Sunday, January 23, 2011


An issue that's all over the Web, Facebook and Twitter is the Net Neutrality deal that the FCC negotiated and Congress passed. The outlook isn't very clear and by the alarming accounts I've read, could have a negative affect on the services we are used to.

The most notable alarmist who has done his best to waken the public of these fears is  Al Franken of Minnesota. In an article in PC Mag, Franken states:
"I believe we are facing and will continue to face a growing threat of corporate control on the flow of information in our country. These rules are not strong enough." "This is the first time the FCC has ever allowed discrimination on the Internet."

For internet savy folks who are paying attention, we have been following the best we can, but details are coming out now after the December decision. The discrimination that Franken speaks of is the wealthy corporations flooding our normal search-engines with "Preferred" links and bolstered downloads while pushing competitors aside and dampening their download times. Smaller companies and/or entrepreneurs would be pretty much shut out.

This may not be big chatter on the street, but the new rules apply to fixed internet providers and not wireless companies. The hope is that the FCC will come back to this issue and modify the new rules in small steps in the near future now that the bulk of the law is established.Thus providing equal protection for wireless geeks everywhere. 
Comcast CEO Brian Roberts & NBC's Jeff Zucker pictured below.
Although the deal was granted by congress, it was passed by party line vote. Other than Franken, all the minority Republican Congressmen voted against having any forced equalization of internet neutrality. So while Al claimed the bill didn't go far enough, they thought it intrusive and went beyond their duty.

  While I'm writing about Al Franken, I can note the continued chatter all over the same outlets regarding the Comcast-NBC merger. The FCC gave their blessing to the merger last Tuesday, creating the biggest TV/Internet Provider in history. Franken is also ringing the alarm on this as well. Sure the FCC and the DoJ did their best to lay out stipulations and safeguards throughout the the deal, but how long before these firms order their lawyers to dissolve any consumer protections they deem monopoly deterrent?
In the WashPost, Franken said: "A combined Comcast-NBCU will lead to higher cable prices, hurt small providers, and prompt cable channels to accept fewer licensing dollars just to reach Comcast's 23 million customers.  I'm hearing that Comcast is already intends to pull NBC's programming from Netflix when it's next up for review. It will only be a matter of time before we see AT&T trying to buy ABC-Disney or Verizon trying to buy CBS-Viacom."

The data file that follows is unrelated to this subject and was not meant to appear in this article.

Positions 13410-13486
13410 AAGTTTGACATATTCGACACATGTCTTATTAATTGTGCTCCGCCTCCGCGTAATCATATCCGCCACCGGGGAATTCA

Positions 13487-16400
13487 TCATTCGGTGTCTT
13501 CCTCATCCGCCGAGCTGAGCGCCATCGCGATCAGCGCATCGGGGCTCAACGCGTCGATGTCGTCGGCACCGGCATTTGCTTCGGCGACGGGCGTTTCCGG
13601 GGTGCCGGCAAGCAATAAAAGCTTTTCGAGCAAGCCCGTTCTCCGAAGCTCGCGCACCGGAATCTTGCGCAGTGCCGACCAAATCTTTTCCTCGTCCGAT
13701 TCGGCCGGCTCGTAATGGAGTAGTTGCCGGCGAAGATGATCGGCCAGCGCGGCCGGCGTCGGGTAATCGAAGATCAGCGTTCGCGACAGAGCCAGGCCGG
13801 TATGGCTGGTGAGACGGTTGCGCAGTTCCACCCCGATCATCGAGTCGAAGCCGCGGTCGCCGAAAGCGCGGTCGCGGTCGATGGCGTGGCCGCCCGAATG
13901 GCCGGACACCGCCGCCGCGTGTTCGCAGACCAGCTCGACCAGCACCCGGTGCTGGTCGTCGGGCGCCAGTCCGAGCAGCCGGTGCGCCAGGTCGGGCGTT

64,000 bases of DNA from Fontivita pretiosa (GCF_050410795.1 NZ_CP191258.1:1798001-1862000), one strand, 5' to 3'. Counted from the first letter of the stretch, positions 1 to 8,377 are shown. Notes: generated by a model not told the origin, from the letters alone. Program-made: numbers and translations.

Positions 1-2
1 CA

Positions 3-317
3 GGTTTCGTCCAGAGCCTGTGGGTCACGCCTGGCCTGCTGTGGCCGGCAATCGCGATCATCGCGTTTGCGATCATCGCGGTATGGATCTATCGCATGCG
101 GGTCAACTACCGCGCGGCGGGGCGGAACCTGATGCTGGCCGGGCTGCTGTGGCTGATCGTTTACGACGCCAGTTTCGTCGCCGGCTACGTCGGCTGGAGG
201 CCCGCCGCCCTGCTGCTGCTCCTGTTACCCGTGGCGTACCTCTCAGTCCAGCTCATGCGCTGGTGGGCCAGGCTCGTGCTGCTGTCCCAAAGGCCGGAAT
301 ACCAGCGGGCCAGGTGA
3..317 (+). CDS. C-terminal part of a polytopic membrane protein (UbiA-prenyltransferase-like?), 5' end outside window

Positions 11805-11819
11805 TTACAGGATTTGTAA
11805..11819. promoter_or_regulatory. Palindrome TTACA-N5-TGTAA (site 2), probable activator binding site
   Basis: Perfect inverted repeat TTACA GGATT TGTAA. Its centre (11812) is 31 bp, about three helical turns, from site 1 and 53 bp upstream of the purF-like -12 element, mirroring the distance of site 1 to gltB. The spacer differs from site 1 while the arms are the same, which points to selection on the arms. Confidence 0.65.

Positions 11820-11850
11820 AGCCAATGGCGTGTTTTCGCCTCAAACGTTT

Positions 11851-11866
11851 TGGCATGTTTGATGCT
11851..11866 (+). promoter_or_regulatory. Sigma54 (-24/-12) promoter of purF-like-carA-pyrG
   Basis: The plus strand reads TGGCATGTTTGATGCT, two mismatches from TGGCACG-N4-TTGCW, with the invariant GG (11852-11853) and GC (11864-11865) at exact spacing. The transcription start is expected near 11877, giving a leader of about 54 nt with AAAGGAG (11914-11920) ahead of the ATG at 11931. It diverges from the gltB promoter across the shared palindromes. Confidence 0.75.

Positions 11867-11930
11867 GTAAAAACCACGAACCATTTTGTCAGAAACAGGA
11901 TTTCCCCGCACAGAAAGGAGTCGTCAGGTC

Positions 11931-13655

Only a week ago, I posted a YouTube link here to provide access to an online petition that Al Franken initiated. It had no affect on the FCC. We can only watch from the consumer's perspective now that these deals are done. 
I can only say Thank you Representative Franken for your attempts. 


Anonymous said...

I agree. Net Neutrality is essential to the internet, and the current administration's FCC failed to uphold it on mobile wireless, which is the future of the net.
We cannot trust corporate America to guard the internet.

Anonymous said...

People didn't pay enough attention to the Comcast/NBC merger and net neutrality because these weren't sexy issues.
It's never a good thing when all lines of communication are controlled by a handful of companies.
It's gonna get worse.

Anonymous said...

These are two loser firms consolidating because people don't want to watch ads anymore. People are spending more time on the internet.
The key is doing everything we can to reduce the sponsorship and ad presence on the internet.
TV is dying and cable is dying. So they want their manipulative hands on our servers. Stay the hell out of my search engine.

Anonymous said...

We don't need mainstream media anymore. We need a direct "person to person" internet. Just like we don't need telecos and cable, we need a fiber back bone internet and wireless mesh where people own the end nodes and these useless propaganda firms are driven out of existence.


Anonymous said...

Just look at the contributions to the representives that voted for this ... most were just paid off to vote YES on the bill.

James Waldrop - HostMyCalls Hosted PBX Service said...

The reason we are having a Net Neutrality debate is that there is not enough competition in the broadband market. Corporations like Comcast and Verizon must maximize their profit and act in the best interest of their shareholders. No where on their list of priorities do they have the utopian goal of protecting an open Internet. This does not make them evil. It is just the facts. How can an open Internet be in sync with the responsibilities of Comcast and Verizon? That is simple. Competition.

Real time applications like Netflix, online gaming and VoIP are rapidly becoming the most popular uses on the Internet. Could Verizon and Comcast block or slow down some of this content while going head-to-head against a competitor that does not? Not likely since losing revenue would not be maximizing their profit potential. And that would be far more effective than any regulation government could ever put in place.

Anonymous said...

Actually 9:17, Lobbyists for the telecommunications giants paid off the NO votes. The issue with the successful change is that it didnt include "wireless" in the realm of equality. It's safe to assume, the neutrality supporters acted on half a good thing rather than miss the chance completely with the chance to visit the issue after 2012.